The Venice Biennale exhibition is arguably one of the world’s greatest architectural platforms, bringing together great minds to offer up thought-provoking pavilion developments to create a global architectural think tank while giving insight into the technologies, ideologies and practices of architects around the world.
Guided by David Chipperfield’s theme of Common Ground, architectural firms and design teams from around the world focused on developing initiatives that celebrate the global architecture community and the rich culture that community creates and inspires.
“The emphasis of the 2012 Biennale is on what we have in common,” Chipperfield says. “Above all, the ambition of Common Ground is to reassert the existence of an architectural culture, made up not just of singular talents but a rich continuity of diverse ideas united in a common history, common ambitions, common predicaments and ideals. In architecture everything begins with the ground.”
The Australian Pavilion for the event took the theme and expanded upon it, emphasising not only what connects the architecture industry, but also what makes each country’s architecture scene unique.
An Australian team headed by Anthony Burke and Gerard Reinmuth, in collaboration with TOKO Concept Design, presented this year’s pavilion, ‘Formations: New Practices in Australian Architecture’. According to the Australian Institute of Architects, the pavilion theme aimed to ‘explore concepts that unite the architectural profession whilst celebrating points of difference’.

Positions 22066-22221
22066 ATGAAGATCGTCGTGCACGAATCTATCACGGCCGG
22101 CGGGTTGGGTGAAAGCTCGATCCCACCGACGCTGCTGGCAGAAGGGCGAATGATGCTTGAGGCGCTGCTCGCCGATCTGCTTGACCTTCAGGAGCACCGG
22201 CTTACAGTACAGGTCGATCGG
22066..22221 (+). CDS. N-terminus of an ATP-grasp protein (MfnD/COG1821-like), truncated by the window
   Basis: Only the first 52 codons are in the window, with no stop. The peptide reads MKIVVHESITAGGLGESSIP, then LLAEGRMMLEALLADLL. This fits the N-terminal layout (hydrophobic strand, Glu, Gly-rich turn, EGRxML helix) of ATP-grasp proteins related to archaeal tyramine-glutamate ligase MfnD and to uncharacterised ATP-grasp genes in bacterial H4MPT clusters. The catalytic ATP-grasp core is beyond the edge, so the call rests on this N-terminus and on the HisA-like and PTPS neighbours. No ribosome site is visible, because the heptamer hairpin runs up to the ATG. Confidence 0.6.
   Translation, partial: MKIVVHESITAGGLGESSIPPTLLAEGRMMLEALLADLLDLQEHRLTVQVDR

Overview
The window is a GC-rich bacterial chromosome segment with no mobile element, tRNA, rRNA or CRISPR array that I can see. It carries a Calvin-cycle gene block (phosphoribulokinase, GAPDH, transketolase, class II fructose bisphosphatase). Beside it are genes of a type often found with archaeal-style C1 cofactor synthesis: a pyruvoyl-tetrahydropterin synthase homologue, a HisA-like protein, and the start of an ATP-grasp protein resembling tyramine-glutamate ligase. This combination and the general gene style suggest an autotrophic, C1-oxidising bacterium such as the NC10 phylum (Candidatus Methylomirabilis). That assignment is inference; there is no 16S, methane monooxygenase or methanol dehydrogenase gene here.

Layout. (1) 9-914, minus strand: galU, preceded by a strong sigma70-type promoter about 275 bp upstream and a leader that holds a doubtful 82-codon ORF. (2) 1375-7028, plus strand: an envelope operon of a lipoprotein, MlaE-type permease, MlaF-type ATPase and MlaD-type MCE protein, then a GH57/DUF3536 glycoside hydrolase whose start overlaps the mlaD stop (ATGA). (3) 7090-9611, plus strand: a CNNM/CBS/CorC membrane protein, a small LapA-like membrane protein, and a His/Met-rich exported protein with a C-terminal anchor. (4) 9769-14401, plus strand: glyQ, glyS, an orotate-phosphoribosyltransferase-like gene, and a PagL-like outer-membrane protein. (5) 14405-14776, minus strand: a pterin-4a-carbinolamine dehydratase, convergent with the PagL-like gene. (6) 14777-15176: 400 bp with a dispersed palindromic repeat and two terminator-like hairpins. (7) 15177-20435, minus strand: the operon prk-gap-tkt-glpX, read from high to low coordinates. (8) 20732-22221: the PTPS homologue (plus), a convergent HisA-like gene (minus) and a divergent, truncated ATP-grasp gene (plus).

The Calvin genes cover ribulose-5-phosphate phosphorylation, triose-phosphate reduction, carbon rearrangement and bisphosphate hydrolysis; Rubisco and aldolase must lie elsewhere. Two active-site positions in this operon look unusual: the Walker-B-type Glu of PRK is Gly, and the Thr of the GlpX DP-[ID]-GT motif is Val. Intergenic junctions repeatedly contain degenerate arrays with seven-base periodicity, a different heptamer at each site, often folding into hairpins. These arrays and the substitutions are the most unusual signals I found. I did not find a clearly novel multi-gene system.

“It’s very exciting to see how the architectural profession is evolving, the new domains that are being explored and the vitality and variety of innovative architectural types that Australia seems to foster,” said creative directors Burke and Reinmuth. “Formations highlights the range of unconventional and world-leading architectural practice types being developed across Australia, celebrating new opportunities for architects that are working in non-traditional and unexpected ways.”
While the pavilion did not take home an award at the exhibition, it has been celebrated publicly for its interpretation of both the overall theme and its way of highlighting the Australian architecture sector.
Japanese architects Kumiko Inui, Sou Fujimoto, Akihisa Hirata and photographer Naoya Hatakeyama took home the top honours, winning Golden Lion for best National Presentation for their pavilion titled ‘Architecture possible here? Home-for-All’.
Centering on a theme of post-Tsunami Japan rehabilitation and redevelopment, the design team was applauded for its sensitivity and focus on the human element that is such a pivotal part of the architecture industry.
”The presentation and the storytelling in the Pavilion are exceptional and highly accessible to a broad audience,” they said. “The jury was impressed with the humanity of this project.”
Other major award-winning teams included Urban–Think Tank with members Alfredo Brillembourg, Hubert Klumpne and Justin McGuirk being awarded the Golden Lion for Best Project of the Common Ground Exhibition, and Grafton Architects, who were awarded the Silver Lion. Special mentions went to projects from Poland, the USA, Russia and architect Cino Zucchi.